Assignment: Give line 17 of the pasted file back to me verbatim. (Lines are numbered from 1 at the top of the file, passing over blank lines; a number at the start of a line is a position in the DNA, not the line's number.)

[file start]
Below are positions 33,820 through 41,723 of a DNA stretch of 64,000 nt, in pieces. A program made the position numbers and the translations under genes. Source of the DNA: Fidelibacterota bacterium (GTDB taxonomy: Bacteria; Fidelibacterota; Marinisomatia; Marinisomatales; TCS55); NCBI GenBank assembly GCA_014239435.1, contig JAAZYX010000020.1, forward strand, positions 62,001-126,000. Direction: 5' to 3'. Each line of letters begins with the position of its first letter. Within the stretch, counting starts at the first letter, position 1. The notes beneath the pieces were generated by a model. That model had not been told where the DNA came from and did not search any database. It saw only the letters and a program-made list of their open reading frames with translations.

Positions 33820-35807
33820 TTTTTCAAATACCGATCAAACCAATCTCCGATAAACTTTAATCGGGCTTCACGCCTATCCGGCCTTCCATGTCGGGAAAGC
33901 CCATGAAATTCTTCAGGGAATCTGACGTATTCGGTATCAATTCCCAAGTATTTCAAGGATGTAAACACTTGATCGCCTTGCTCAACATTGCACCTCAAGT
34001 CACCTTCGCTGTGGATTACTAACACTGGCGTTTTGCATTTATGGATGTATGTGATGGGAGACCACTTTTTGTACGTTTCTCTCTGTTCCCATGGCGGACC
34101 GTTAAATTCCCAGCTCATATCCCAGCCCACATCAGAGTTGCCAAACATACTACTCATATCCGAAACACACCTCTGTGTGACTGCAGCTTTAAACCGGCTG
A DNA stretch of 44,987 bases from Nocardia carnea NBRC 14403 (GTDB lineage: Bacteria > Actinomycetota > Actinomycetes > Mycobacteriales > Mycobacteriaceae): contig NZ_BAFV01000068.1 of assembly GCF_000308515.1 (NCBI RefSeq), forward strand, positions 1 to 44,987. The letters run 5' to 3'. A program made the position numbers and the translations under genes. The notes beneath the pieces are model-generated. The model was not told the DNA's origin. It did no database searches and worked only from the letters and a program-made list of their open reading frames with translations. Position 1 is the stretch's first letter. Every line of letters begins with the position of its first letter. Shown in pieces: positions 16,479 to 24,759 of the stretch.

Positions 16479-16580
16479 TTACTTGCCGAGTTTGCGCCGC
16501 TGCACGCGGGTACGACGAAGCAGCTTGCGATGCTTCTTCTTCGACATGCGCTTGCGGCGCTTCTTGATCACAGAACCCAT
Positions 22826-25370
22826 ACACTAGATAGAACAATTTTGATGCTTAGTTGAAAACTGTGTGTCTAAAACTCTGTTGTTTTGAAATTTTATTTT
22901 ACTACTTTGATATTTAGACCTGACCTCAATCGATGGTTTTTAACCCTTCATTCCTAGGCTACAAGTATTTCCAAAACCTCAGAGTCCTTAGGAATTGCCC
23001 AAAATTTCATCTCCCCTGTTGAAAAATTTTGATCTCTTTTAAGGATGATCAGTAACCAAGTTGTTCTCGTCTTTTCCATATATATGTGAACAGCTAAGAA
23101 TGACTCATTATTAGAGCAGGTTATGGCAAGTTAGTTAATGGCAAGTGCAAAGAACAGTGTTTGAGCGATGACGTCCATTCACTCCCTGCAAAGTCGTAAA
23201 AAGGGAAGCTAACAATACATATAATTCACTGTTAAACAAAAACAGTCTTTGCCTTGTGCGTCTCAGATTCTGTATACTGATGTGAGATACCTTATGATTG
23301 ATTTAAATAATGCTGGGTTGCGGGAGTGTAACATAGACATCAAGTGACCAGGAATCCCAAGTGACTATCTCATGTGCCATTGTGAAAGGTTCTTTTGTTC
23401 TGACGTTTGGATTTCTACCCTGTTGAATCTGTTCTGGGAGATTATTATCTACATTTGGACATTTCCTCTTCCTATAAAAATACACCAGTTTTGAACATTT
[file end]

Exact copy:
23301 ATTTAAATAATGCTGGGTTGCGGGAGTGTAACATAGACATCAAGTGACCAGGAATCCCAAGTGACTATCTCATGTGCCATTGTGAAAGGTTCTTTTGTTC